Making your house more energy-efficient can help to reduce your energy bills. There are lots of ways like insulation, solar panels, draught exclusion, double glazing – the list goes on! But what are the most cost-effective energy efficiency measures to reduce your energy bills and why is it something to consider? Sit back and read on…
It’s all well and good investing money into energy-saving measures at home but is it actually saving you money in the long term? Are you moving house or having to replace the measure before you see the financial benefit? There are some cases when you could argue that particular energy efficiency measures aren’t worth the investment. This is because the cost of the measure when comparing it to the payback period (measured by the cost of energy you would be saving per year) is rather long.
Now, we realise this is quite a controversial topic and obviously it’s not all about the money. In no way shape or form are we suggesting you shouldn’t do everything you can to make your house more energy efficient because by doing so, you are reducing your carbon output which of course is extremely beneficial for the environment – a consideration we are all becoming more conscious of when decision making. It’s a topic we are definitely passionate about, as you will have seen on our website, so we want to be clear that we are not trying to discount the environment AT ALL when looking at energy-saving measures for your home.
But, here’s the key thing; energy efficiency measures are about doing what you can for the environment whilst ensuring you can implement improvements in your home that are going to give you a good return on investment. Spending efficiency and making investments that will save you money, in the long run, are really important personal factors for each of us to consider. At the end of the day, we all want to do our bit both for the environment and our purse strings!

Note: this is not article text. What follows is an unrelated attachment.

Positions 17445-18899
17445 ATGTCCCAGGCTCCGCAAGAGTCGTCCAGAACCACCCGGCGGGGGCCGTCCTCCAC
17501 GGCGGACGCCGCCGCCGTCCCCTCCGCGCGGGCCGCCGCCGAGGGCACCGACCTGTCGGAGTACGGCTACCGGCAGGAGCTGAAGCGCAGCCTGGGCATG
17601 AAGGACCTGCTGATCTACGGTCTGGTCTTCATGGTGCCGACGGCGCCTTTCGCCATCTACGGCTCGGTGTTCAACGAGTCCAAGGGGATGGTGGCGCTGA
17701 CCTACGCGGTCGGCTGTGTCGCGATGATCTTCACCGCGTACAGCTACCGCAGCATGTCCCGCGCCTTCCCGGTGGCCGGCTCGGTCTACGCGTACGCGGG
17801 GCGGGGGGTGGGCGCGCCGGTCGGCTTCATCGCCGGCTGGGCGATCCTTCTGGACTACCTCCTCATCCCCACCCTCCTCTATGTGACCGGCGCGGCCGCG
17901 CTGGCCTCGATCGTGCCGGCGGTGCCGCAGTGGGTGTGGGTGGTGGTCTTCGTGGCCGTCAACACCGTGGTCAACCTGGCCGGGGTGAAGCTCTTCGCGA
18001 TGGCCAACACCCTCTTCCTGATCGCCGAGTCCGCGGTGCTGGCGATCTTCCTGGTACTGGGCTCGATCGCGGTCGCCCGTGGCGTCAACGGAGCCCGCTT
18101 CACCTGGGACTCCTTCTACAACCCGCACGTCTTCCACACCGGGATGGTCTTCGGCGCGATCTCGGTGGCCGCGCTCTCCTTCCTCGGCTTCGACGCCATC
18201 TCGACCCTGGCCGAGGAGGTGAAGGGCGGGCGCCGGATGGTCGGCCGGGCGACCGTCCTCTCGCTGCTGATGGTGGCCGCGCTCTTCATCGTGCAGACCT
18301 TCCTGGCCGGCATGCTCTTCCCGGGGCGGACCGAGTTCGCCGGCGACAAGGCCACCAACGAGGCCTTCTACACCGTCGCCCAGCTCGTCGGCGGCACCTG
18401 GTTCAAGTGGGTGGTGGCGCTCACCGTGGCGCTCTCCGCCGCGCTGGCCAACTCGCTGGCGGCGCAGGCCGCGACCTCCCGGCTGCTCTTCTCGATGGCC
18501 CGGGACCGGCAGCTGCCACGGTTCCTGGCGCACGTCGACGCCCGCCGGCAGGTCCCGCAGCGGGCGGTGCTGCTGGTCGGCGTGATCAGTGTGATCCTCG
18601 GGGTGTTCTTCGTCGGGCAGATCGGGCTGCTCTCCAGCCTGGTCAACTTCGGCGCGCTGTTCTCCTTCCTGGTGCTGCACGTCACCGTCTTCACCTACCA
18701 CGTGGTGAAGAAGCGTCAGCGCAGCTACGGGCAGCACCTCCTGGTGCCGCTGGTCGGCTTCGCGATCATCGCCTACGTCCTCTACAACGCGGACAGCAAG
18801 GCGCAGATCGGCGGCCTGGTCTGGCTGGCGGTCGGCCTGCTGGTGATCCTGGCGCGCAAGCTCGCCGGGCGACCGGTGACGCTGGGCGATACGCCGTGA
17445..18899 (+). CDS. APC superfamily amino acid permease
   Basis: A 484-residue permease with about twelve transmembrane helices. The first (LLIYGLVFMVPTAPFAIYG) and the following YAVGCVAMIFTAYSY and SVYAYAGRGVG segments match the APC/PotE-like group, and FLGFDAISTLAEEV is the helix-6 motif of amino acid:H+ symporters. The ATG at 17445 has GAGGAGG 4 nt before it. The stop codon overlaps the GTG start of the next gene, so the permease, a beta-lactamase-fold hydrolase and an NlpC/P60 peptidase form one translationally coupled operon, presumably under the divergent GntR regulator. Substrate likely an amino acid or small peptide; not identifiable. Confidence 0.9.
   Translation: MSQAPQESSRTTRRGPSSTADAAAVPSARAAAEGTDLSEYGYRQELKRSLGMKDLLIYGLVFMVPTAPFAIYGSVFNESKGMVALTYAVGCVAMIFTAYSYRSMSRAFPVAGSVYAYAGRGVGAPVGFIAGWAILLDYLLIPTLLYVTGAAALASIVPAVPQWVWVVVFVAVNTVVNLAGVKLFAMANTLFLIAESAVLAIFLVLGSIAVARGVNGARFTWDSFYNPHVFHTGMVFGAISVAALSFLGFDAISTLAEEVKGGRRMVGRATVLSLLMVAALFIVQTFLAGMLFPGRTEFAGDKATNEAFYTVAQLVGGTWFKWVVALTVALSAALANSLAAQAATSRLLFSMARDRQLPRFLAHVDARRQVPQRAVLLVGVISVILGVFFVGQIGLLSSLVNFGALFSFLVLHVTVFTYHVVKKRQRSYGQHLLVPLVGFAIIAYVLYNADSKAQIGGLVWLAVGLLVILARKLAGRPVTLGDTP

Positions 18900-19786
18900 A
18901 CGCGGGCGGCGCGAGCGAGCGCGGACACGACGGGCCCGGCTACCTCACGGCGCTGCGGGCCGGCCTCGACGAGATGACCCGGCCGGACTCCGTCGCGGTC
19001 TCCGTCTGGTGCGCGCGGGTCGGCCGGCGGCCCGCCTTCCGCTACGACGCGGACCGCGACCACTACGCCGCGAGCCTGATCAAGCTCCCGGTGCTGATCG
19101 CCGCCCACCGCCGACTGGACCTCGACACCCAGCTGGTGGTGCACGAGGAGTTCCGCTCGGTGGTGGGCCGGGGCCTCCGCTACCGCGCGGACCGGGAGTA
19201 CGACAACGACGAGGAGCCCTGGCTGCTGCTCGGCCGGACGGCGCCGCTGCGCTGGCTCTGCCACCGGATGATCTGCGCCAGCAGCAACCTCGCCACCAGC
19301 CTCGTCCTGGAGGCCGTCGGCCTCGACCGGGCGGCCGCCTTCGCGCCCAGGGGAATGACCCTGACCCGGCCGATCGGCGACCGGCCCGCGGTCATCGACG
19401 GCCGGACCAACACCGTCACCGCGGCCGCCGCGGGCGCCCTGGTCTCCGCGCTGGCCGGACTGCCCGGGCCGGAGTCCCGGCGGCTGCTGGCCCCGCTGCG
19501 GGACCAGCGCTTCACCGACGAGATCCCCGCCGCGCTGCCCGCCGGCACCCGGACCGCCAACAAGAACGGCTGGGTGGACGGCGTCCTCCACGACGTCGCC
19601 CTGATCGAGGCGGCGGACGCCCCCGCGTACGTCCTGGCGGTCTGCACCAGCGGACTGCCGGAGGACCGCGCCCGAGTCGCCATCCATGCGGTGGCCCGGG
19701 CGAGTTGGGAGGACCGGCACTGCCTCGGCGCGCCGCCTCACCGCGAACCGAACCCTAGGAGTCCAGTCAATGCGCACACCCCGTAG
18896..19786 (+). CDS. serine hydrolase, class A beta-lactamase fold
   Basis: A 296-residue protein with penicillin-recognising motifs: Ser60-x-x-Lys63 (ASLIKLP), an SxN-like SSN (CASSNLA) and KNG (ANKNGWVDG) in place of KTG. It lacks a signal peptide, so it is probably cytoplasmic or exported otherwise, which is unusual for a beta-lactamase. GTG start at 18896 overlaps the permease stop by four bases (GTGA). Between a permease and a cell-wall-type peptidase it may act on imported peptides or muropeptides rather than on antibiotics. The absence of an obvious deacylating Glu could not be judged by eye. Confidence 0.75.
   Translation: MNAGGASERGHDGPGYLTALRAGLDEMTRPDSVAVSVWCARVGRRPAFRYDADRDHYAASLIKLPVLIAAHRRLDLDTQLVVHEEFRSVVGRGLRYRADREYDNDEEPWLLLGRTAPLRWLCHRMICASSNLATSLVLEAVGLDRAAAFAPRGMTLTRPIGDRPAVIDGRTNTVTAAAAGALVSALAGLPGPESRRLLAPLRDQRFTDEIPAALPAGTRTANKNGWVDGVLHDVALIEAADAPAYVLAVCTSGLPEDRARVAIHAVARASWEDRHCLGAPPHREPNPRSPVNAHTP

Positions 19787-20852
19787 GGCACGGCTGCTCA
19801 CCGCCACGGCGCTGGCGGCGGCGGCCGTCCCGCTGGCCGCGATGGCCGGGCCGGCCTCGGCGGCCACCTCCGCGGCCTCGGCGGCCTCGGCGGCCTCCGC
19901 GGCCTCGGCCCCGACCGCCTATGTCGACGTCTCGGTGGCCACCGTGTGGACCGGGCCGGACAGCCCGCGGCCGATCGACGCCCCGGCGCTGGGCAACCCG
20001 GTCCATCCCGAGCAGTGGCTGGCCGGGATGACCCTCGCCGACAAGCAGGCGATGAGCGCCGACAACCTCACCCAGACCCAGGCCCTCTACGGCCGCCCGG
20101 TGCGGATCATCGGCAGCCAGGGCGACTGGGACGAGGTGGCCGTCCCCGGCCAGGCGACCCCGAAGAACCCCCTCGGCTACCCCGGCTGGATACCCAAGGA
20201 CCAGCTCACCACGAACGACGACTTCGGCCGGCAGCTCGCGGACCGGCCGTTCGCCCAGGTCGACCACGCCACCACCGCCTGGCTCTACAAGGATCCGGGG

To help you work out the most cost-effective energy efficiency measures for your home, we’ve made an easy to understand table which breaks down lots of different energy-saving measures and the time it takes to pay them back.
|Measure||Cost to fit||Savings per year||Payback timeframe|
|Water tank jacket||£15||£90||2 months|
|Chimney draught excluder||£19||£19||1 year|
|Roof insulation (where there wasn't any fitted before)||£300||£150||2 years|
|Cavity wall insulation||£475||£165||3 years|
|LED lightbulb||£6||£2||3 years|
|New energy efficient boiler||£2300||£110||21 years|
|Solar panels||£4800||£100-£240*||20-48 years|
|Double glazing||£4250||£70-£85||50-61 years|
|Ground source heat pump||£14000-£19000||£25-£30||467-760 years|
*fluctuation due to varying weather and daylight hours across the UK
Figures taken from Energy Savings Trust, based on the average UK semi-detached house with gas heating. Gas prices based on figures from May 2020. These measures do not include potential income from the Renewable Heating Incentive (RHI).
As you’ll see from the table, there are quite a few energy efficiency methods, like double glazing, that will take a while to see the cost-benefit. It is also worth bearing in mind that these figures don’t include maintenance costs. For example, solar panels will last about 25 years but usually will need the inverter replaced at some point during this time which costs around £800.
So, is it worth getting double glazing or solar panels if you aren’t planning to stay in your home long term? Perhaps not. But is it worth installing them if you can afford to purely for the environmental benefits? Absolutely because it will reduce your carbon output significantly.
If you are wanting to make small, affordable changes that will make your home more energy efficient then we have some great options like our Chimney Sheep® draught excluder, our other draught exclusion methods and our insulation.
It is worth noting that the chimney draught excluder figure used by the Energy Savings Trust is an average figure, but a Chimney Sheep® can actually save you on average £50 per year per chimney, as shown through this study done by the University of Liverpool! You can find out exactly how much your house would save by using our savings calculator.
There is of course the new government Green Home Grant which could potentially help you implement some of the energy efficiency measures we’ve mentioned above. If you want to find out more about how it could help you make your home more energy-efficient, then click here.
We hope this has helped you choose ways to make your house more energy efficient! We’d love to hear the measures you’ve made so contact us to let us know!